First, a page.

Longtime Bitch supporter Shellie Terry Benson visited Becca in D.C. this month with her two munchkins, Jessica, 14, and Nicholas, 11 — who aren’t such little munchkins anymore. A morning of monument sightseeing needs proper nourishment, and a quick stop in Point Chaud Cafe & Crepes on 14th Street was on tap. We reviewed this little eatery when it first opened in 2010. Here’s Shellie’s take on today’s offerings …
We rolled into D.C. on a Saturday Amtrak train from Penn Station, where my kids and I had spent three frenetic days exploring New York City. It was an exciting and fun vacation thus far, but since we live in Florida, I welcomed the breathing room we found in D.C. after squishing shoulder-to-shoulder with bustling New Yorkers.
Knowing Becca was the consummate D.C. tour guide, I didn’t think twice about her Sunday morning brunch suggestion at Point Chaud Cafe and Crepes. I’d been impressed with the kids’ willingness to try new food during this trip (Nick devouring crab and Jessica discovering the joy of brie).
“Have you guys ever had crepes?” I asked them. Blank stares. “What’s that?” they asked in unison. “Well. Think of it as a really thin, sort of eggy pancake,” I explained. “And they put yummy stuff inside.” My kids are generally polite, so they didn’t balk and fell in step as we walked to the restaurant.
The giant menu board is divided into two sets of offerings: Sweet and Savory. Before I got my bearings, Jessica, the pickiest of 14-year-old eaters, piped up her order from the “Sweet” side. Point Chaud had her at “Nutella,” and she walked off to find us a table.
“Chocolate and strawberry … and a water,” was Nick’s request. We’re on vacation, I rationalized. Opting for essentially dessert for brunch seemed like a fair tradeoff today. He headed off with his sister.
Becca and I both ordered the D.C. Brunch Special crepe filled with turkey, cheese, mushrooms, avocado and tomatoes. “White or wheat,” the employee at the register asked, which elicited a blank stare from me this time. I had no idea you could make wheat crepes, and I quickly jumped at the healthier option along with an iced coffee.
Sunshine lit up the front of the restaurant where passersby could watch the cooks expertly spread the thin mixture across the large circular crepe cooking surfaces. Our desired fillings were carefully smeared or placed on the crepes before they were folded closed — a preparation that took mere minutes.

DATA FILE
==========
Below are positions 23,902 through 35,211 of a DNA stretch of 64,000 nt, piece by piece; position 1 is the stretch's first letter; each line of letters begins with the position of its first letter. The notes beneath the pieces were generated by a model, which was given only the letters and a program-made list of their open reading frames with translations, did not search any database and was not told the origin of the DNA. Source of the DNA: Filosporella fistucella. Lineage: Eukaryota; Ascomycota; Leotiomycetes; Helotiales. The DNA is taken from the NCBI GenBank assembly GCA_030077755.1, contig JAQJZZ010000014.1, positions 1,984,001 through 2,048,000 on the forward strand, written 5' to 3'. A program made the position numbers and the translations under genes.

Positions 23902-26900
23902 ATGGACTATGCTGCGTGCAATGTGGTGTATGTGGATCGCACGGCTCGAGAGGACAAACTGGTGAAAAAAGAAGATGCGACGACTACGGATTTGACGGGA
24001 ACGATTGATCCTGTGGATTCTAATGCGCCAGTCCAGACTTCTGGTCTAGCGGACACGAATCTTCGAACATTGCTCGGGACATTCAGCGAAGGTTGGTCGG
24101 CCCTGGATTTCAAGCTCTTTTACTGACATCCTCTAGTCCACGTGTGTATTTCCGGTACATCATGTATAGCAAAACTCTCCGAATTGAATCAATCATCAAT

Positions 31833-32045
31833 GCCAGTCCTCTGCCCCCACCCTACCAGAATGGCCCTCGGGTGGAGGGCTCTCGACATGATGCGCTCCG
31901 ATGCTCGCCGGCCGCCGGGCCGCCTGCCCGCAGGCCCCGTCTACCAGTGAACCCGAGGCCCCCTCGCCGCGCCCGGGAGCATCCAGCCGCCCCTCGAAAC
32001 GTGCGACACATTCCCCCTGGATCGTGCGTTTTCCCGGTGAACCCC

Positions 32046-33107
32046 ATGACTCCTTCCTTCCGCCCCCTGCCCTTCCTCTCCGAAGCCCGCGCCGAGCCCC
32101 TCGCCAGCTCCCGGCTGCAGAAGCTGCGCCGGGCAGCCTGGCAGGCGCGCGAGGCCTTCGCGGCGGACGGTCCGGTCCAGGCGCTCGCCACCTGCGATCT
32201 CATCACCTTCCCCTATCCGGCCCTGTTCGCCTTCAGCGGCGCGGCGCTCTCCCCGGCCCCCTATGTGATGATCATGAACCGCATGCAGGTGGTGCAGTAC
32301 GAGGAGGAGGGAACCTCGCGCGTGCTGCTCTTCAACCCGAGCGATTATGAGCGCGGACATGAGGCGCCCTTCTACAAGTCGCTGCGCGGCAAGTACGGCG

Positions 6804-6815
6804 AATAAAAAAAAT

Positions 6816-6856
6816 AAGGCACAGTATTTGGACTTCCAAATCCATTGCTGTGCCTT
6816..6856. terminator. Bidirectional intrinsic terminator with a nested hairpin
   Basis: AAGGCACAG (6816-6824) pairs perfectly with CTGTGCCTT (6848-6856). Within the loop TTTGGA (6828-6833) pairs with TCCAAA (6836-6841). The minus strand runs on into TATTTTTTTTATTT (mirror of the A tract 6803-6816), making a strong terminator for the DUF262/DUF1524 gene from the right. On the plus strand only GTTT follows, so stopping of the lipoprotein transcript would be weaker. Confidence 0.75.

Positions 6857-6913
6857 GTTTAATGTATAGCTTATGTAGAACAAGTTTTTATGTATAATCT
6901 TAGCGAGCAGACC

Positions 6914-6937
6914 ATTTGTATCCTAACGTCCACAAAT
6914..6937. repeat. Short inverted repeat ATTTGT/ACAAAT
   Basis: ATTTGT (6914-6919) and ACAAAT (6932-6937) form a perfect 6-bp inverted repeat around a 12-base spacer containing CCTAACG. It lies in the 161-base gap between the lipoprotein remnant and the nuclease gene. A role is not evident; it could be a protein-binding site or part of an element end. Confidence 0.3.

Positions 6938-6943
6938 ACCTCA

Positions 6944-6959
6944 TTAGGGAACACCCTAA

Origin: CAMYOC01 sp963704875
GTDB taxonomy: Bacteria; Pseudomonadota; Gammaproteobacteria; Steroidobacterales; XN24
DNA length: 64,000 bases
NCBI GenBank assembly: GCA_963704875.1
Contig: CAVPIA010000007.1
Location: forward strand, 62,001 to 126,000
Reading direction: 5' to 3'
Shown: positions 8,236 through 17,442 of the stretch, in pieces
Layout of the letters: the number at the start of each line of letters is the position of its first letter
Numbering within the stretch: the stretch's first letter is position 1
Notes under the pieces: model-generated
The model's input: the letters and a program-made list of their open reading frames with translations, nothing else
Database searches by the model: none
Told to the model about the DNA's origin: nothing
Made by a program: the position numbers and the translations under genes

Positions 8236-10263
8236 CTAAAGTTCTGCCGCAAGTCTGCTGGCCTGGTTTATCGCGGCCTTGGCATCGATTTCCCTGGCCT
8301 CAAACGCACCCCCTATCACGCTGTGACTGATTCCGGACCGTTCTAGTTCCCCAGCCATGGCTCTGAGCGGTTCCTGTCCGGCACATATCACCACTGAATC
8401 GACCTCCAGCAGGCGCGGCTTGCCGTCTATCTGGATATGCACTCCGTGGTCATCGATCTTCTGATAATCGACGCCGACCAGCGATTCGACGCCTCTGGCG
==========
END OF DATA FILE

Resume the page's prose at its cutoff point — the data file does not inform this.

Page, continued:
The kids had set themselves up at a table in the very back of the restaurant. “Don’t you want to sit up in the front?” I asked. “No,” Jessica said. “We like this ’emo’ spot back here.” Far from the airy windows, the back booth was indeed a bit bare and emo. Maybe they were already missing the dark dining corners we’d found in New York.
Within what I estimate was about 45 seconds, Jessica’s plate was cleared. “So. You like crepes?” I asked with a smirk. “Mhmm,” was her verbal endorsement before she went back to her cell phone. Nick wasn’t quite sure where to start with his, so I cut it up for him, and before I knew it, his face was decorated with ribbons of chocolate and bliss.
My crepe was indeed a savory delight … not just the fillings that defined it, but the crepe itself, with its hearty wheat tang and feather-weight texture that stood up to the chunky veggies and protein.
The quick breakfast was the perfect amount of food for the sweltering summer day, and it kept us full for several hours as we worked up a full-body sweat exploring the monuments. And bonus! It added up to right around $30 for the four of us.
The Bitches say: A. A perfect pit stop for a quick, nutritious (or super sweet) brunch on the fly.
Point Chaud Café and Crepes
1736 14th St. N.W.
Point Chaud serves brunch Saturdays and Sundays.